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"I think we're looking at probably the best opportunity now to get some prevention in there than we've ever have," Taylor said. "It's got to be better, because there's never been anything." -- Karen Shugart
PILOT PREVENTION PROGRAMS
The CDC has funded pilot prevention programs coordinated by domestic violence coalitions in 14 states, including North Carolina. Three community-based projects in North Carolina are now receiving $71,000 annually under the CDC's DELTA (Domestic Violence Prevention Enhancement and Leadership Through Alliances) program: The Coalition for Family Peace in Chatham County; the Albemarle Hopeline in Elizabeth City; and Domestic Violence Shelter and Services in Wilmington.
United Family Services in Charlotte also applied for the funding when it originally was available. Karen Parker Thompson, the nonprofit agency's director of domestic violence services, said she didn't know why they weren't selected to participate in the program but guessed it was strictly a matter of stiff competition. The aim of the program is to develop community responses to family violence. This year is the second year of the three-year program, which is tracking the results of original groups. The CDC is now reviewing applications for renewed funding for the 14 original grantees, who are being tracked through the program's existence — meaning Mecklenburg agencies aren't eligible to apply.
The CDC has also funded a new $3.68-million training program at the Injury Prevention Research Center at UNC-Chapel Hill. Launched in 2003, the PREVENT program trains people who work with victims and perpetrators of domestic violence in applying prevention concepts. Locally, Mecklenburg County manager Harry Jones has recommended hiring a consultant to analyze the community's domestic violence services, said Stacy Lowry, interim director of the county Women's Commission. The audit is supposed to recommend goals, including what the county's role should be, after focusing on transitional housing, prevention services and Latino services. -- Barbara Solow and Karen Shugart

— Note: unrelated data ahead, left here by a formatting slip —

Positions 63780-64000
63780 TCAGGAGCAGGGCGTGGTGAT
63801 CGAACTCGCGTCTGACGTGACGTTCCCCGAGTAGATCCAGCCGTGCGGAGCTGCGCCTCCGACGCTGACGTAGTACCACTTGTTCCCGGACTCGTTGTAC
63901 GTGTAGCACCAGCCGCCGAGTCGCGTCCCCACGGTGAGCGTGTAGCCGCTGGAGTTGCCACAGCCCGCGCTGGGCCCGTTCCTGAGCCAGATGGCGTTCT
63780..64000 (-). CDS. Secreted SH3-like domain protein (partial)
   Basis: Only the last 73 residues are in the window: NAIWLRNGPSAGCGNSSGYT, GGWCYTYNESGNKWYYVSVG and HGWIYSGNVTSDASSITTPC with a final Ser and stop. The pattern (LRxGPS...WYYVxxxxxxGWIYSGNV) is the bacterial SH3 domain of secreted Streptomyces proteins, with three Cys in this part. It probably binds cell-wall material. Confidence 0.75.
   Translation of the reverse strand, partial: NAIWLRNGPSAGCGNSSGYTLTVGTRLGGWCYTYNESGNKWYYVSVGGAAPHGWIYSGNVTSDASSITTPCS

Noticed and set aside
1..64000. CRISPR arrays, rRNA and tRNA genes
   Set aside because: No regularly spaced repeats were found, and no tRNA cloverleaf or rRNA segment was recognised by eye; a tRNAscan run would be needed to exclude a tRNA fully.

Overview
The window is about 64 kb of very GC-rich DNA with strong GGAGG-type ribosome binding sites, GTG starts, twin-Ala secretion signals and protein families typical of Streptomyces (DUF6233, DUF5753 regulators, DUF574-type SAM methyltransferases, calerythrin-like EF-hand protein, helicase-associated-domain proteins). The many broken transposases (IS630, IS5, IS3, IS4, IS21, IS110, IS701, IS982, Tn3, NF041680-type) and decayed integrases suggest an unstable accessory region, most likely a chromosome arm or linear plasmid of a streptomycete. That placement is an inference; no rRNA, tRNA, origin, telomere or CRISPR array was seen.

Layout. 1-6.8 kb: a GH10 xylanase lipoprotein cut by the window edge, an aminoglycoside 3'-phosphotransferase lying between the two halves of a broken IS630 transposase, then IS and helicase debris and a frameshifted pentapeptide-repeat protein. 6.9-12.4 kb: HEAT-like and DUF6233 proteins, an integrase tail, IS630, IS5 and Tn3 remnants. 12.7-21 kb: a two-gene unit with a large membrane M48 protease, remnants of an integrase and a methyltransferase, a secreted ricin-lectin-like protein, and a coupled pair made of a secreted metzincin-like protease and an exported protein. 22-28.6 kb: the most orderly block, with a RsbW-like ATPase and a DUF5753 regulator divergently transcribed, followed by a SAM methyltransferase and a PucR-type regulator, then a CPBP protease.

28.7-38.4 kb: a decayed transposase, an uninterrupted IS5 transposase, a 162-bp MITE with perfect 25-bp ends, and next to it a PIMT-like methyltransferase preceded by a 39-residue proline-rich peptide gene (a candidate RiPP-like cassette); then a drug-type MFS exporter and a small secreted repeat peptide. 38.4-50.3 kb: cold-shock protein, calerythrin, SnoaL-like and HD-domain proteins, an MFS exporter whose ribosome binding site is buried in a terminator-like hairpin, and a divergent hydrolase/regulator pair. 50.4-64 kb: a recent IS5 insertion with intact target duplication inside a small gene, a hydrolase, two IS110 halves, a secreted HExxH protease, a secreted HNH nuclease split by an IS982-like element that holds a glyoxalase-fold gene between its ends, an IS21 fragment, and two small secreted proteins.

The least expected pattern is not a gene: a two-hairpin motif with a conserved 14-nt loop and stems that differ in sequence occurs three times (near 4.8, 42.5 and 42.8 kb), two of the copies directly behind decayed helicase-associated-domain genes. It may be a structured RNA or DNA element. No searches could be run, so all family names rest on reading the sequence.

DOMESTIC VIOLENCE IN MECKLENBURG COUNTY • Tied with Wake County in number of domestic violence murders in 2004.
• Domestic violence-related murders have risen 25 percent (from six deaths in 2002 to eight deaths in 2004).
• The domestic violence-related murder rate per capita is in North Carolina's lower 20th percentile.
(Source: Mecklenburg County domestic violence study, April 2005.) -- Karen Shugart
N.C. House Bill 1354, which passed in 2004, toughens penalties and boosts funding for services for victims of domestic violence in North Carolina. The bill:
• Requires all convicted offenders to complete abuser treatment.
• Creates a new felony crime of nonfatal strangulation.
• Calls for a study of anti-violence education in public schools.
• Permits judges to award custody to victims of family violence during protective order hearings when children are at risk.
• Prohibits job discrimination against domestic violence victims who take time off work to attend court hearings.
• Approach gender violence as a men's issue.
• If a brother, friend, classmate or teammate is abusing his female partner...don't look the other way.
• Have the courage to look inward. Question your own attitudes.
FIVE THINGS MEN CAN DO TO PREVENT GENDER VIOLENCE
• If you suspect a woman close to you is being abused...gently ask if you can help.
• If you are emotionally, psychologically, physically or sexually abusive to women, or have been in the past, seek professional help.
(Source: MVP Strategies)
Here are some resources on domestic violence issues:
TO LEARN MORE
• Mecklenburg County Women's Commission: 704-336-3210
• Shelter for Battered Women's 24-hour hotline: 704-332-2513
• United Family Services: 704-332-9034
• NC Coalition Against Domestic Violence: www.nccadv.org
• PREVENT project at UNC: prevent.unc.edu
• NC Department of Health and Human Services, Injury Prevention and Violence Branch: 919-733-3732
• CDC's Injury Prevention division: www.cdc.gov/ncipc
• US Dept. of Justice Violence Against Women Office: www.ojp.usdoj.gov/vawo